If you’ve decided to bring the family along on your next expedition into the great outdoors, you really should consider bringing a suitably-sized tent to accommodate all the extra people. These types of tents are known as cabin tents, since they are designed to look like makeshift cabins. Cabin tents can hold 6 people or more comfortably, although smaller groups may still want to bring one of these bigger tents for additional resting space or to provide shelter for their pets.
A cabin tent is rather spacious compared to a conventional tent, and with a center height of up to 8 feet, most persons can actually stand upright in one. Many cabin tents also come with more than one door and an optional partition, to divide parents and children or members of the group with different sleeping habits, and so that one group can exit the tent without disturbing the other. Alternately, the cabin tent’s separate compartments can be utilized so that one area is for sleeping, while the other is used as a living quarters, for reading, eating and other activities. Cabin tents also come with a separate awning for additional weather protection. Lastly, cabins feature large windows for excellent ventilation and screened-in porches, which make them ideal for camping in warm weather conditions.
Cabin tents normally come in one of two varieties: the Umbrella style and the Truss style. The Truss style consists of three poles that go up, across and down both sides of tent without intersecting, revealing a framework that is comparable to a tunnel tent design, but is more formidable, and has been known to withstand strong winds and support heavy loads without getting damaged. The support poles may run from the front to the back of the tent, which provides a high center near the entrance for easy access, but also requires one to contend with a center pole that one has to work around. They may also run from one side to the other, which gets rid of the center pole concern but also makes the entrance smaller, requiring one to stoop to enter.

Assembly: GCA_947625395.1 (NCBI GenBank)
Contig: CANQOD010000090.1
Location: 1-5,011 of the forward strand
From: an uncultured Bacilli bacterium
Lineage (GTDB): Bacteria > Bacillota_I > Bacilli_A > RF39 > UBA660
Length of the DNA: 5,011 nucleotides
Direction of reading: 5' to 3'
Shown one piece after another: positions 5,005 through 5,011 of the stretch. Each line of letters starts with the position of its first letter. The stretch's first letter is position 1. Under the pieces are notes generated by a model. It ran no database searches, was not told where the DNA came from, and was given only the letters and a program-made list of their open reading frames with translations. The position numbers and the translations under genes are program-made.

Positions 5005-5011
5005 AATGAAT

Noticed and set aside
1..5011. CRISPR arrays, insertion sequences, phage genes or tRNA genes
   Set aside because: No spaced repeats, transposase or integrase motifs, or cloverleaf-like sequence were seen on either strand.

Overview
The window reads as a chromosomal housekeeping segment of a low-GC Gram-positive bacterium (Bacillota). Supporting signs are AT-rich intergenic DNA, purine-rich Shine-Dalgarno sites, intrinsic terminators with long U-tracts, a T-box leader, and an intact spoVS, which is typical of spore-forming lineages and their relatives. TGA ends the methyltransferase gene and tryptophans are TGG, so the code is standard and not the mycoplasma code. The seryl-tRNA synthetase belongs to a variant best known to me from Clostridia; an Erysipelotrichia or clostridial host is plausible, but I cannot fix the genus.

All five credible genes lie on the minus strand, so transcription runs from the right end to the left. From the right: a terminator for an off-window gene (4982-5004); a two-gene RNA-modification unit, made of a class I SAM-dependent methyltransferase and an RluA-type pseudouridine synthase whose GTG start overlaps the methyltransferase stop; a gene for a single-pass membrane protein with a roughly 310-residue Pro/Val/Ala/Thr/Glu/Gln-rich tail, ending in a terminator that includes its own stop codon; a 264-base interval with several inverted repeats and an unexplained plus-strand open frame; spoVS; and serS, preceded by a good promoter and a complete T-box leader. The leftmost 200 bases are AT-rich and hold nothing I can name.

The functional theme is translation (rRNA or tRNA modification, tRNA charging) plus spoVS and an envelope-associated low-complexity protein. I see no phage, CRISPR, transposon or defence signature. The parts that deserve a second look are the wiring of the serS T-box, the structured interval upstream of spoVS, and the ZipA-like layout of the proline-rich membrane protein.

When shopping for a cabin tent, there are several factors you may want to consider. The first is the issue of room separation, as not all cabin tents come with detachable dividers. Purchasing a tent equipped with this feature will provide you with maximum flexibility as to the interior configuration of the tent. Another important factor is the material of the tent fabric and the poles, which contribute to its overall durability and resistance to inclement weather. Sturdiness is particularly essential to a cabin tent, because it is taller than the average tent, and will thus be battered by wind more often. Once these aspects have been studied, you may now ask yourself how intricately you would want to personalize the tent for the use of its intended inhabitants. Cup holders, roof vents, additional compartments for equipment, racks for hanging objects, and mesh covers for windows are just a few of the many accessorizing options that are available to the discerning cabin tent purchaser.